houses in farm against cloudy sky 

A farmer had a weather vane on his barn, on which was written “God is love.” When friends asked why, the farmer said, “This is to remind me that no matter which way the wind blows, God is love.”

When the warm “south wind” with its soothing and balmy breezes brings showers of blessing, God is love. “Every good gift and every perfect gift is from above” (James 1:17).

When the cold “north wind” of trial and testing sweeps down upon you, God is love. “All things work together for good to those who love God” (Romans 8:28).

When the “west wind” blows hard upon you with its punishing intent, God is love. “Whom the Lord loves He chastens” (Hebrews 12:6).

When the “east wind” threatens to sweep away all that you have, God is love. “God shall supply all your need according to His riches in glory” (Philippians 4:19).

Perhaps you are discouraged and downhearted. If so, remember, God still cares for you. What you are experiencing has either been sent or it has been allowed by Him for your good.

Yes, no matter which way the wind is blowing, God is love.

 

–from Our Daily Bread by Richard DeHaan

The Holy Space of Love

An ancient story is told of two brothers who shared grain fields and a mill and, at day’s end, equally divided the results of their labor. But the unmarried farmer felt that his brother, with a family to support, should have a greater share. So each night, under cover of darkness, he added some of his grain to his brother’s.

Meanwhile, the married brother was concerned that his single brother would have no children to care for him in his old age. So each night he, too, added to his brother’s granary.

One night, the selfless brothers ran into each other. Grasping what was going on, they laughed and embraced. Rabbinic legend holds that on that spot — where love was freely shared — God decided his Temple should be built. Wherever people act in sacrificial love, the space between them is holy.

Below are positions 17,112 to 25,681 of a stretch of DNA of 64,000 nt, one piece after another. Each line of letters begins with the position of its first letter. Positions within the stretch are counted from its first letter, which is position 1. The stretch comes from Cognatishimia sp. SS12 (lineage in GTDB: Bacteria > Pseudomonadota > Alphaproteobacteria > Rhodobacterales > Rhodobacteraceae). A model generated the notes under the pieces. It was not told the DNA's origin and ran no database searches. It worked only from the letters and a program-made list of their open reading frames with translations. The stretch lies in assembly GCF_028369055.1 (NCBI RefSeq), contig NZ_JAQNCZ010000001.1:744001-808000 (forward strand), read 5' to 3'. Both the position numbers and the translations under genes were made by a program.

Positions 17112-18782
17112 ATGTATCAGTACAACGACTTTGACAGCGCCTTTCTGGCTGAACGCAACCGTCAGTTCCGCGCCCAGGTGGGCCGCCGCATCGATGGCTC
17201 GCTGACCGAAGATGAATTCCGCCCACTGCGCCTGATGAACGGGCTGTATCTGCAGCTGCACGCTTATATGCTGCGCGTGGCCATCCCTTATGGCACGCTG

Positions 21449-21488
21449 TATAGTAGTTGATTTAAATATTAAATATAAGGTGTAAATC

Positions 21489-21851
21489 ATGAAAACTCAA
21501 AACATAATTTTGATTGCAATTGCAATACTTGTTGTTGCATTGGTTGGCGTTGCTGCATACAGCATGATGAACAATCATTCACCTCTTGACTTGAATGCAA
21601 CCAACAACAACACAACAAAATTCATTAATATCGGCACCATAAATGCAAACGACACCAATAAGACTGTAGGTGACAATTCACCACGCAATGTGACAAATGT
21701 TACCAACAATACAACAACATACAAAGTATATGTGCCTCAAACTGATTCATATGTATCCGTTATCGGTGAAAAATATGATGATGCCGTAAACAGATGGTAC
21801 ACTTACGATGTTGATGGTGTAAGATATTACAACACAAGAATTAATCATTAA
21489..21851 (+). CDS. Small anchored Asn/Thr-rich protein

white love free standing letters

“And over all these virtues put on love, which binds them all together in perfect unity.” — Colossians 3:14

Reading Resolutions

photo of child reading holy bible

Every January, many Christians resolve to read the entire Bible in one year. That’s a worthy goal, but God doesn’t require us to read a certain number of verses or chapters per day. Instead, he tells us to simply be in his Word — and thus be with him — so he can grow our faith, light our path and assure us of his love and forgiveness. God’s Word is a precious gift, but we need to “unwrap” it!

F.B. Meyer offers this helpful advice for a new year of discovering (and rediscovering!) Scripture: “Read the Bible, not as a newspaper, but as a home letter. If a cluster of heavenly fruit hangs within reach, gather it. If a promise lies upon the page as a blank check, cash it. If a prayer is recorded, appropriate it and launch it as a feathered arrow from the bow of your desire. If an example of holiness gleams before you, ask God to do as much for you. If the truth is revealed … entreat that its brilliance may ever irradiate … your life.”

Praying for you a New Year of discovering the gifts within God’s Word.

Advent: Jesus’ Birth

“And the Word became flesh and dwelt among us, and we beheld His glory, the glory as of the only begotten Father, full of grace and truth.  For the law was given through Moses, but grace and truth came through Jesus Christ.  No one has seen God at any time.  The only begotten Son, who is in the bosom of the Father, He has declared Him.”  John 1:14,17-18

black wooden framed decor

It all happened in a moment, a most remarkable moment that was like none other.  For through that segment of time, a spectacular thing occurred.  God became a man.  While the creatures of earth walked unaware, Divinity arrived.  Heaven opened herself and placed her most precious one in a human womb.

God as a fetus.  Holiness sleeping in a womb.  The creator of life being created.  God was given eyebrows, elbows, two kidneys, and a spleen.  He stretched against the walls and floated in the amniotic fluids of his mother.

God had come near.  No silk.  No ivory.  No hype.  To think of Jesus in such a light is — well, it seems almost irreverent, doesn’t it?  It is much easier to keep the humanity out of the incarnation.

But don’t do it.  For heaven’s sake, don’t.  Let him be as human as he intended to be.  Let him into the mire and muck of our world.  For only if we let him in, can he pull us out.

— from Max Lucado’s God Came Near